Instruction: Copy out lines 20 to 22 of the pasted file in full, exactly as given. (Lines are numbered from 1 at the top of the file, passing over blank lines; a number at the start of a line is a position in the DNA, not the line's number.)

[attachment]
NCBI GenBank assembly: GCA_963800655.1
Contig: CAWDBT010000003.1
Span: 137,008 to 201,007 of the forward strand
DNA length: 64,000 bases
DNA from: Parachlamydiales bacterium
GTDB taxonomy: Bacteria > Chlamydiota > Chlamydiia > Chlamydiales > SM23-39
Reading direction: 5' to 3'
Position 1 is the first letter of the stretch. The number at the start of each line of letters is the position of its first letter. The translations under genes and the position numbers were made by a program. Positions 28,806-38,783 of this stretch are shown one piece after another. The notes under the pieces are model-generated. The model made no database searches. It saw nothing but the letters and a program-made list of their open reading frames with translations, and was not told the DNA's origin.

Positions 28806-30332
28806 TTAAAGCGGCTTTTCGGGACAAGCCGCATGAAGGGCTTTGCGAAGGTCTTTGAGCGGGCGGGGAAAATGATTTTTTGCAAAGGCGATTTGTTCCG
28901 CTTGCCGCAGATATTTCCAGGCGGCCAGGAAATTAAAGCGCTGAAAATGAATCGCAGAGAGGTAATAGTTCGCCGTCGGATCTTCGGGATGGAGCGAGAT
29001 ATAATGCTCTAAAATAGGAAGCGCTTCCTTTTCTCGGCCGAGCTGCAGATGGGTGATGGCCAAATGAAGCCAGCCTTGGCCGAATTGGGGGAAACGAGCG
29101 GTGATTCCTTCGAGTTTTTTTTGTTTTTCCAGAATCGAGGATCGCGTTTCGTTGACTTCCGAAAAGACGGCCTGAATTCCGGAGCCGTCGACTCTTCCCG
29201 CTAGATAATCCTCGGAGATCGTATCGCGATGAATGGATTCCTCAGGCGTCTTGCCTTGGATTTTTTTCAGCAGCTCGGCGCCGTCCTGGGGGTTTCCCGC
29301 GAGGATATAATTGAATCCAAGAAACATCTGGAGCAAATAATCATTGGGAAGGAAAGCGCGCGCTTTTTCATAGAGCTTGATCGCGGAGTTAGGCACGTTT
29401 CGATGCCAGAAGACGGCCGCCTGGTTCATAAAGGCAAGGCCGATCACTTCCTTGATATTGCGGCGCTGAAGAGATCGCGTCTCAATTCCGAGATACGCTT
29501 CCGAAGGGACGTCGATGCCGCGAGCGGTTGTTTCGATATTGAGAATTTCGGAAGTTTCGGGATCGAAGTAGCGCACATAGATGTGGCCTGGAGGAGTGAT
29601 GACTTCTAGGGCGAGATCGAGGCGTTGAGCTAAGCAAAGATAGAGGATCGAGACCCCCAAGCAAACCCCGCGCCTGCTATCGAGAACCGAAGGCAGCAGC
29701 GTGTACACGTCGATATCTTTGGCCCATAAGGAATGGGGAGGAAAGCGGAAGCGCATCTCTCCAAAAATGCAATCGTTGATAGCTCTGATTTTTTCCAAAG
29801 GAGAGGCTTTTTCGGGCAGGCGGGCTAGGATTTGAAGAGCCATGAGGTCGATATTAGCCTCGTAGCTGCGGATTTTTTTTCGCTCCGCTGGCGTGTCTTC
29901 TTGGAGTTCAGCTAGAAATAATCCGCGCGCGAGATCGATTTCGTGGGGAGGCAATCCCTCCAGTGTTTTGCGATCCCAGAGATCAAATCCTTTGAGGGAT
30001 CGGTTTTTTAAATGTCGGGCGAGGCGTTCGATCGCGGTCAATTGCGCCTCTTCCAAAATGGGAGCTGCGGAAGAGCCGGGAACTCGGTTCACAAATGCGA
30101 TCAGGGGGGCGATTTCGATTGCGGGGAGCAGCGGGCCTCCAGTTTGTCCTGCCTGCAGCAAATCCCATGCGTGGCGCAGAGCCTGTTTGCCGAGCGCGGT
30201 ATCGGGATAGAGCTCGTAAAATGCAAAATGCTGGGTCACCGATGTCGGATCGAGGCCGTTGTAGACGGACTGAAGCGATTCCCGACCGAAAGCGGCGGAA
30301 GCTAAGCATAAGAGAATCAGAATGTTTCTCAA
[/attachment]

29801 GAGAGGCTTTTTCGGGCAGGCGGGCTAGGATTTGAAGAGCCATGAGGTCGATATTAGCCTCGTAGCTGCGGATTTTTTTTCGCTCCGCTGGCGTGTCTTC
29901 TTGGAGTTCAGCTAGAAATAATCCGCGCGCGAGATCGATTTCGTGGGGAGGCAATCCCTCCAGTGTTTTGCGATCCCAGAGATCAAATCCTTTGAGGGAT
30001 CGGTTTTTTAAATGTCGGGCGAGGCGTTCGATCGCGGTCAATTGCGCCTCTTCCAAAATGGGAGCTGCGGAAGAGCCGGGAACTCGGTTCACAAATGCGA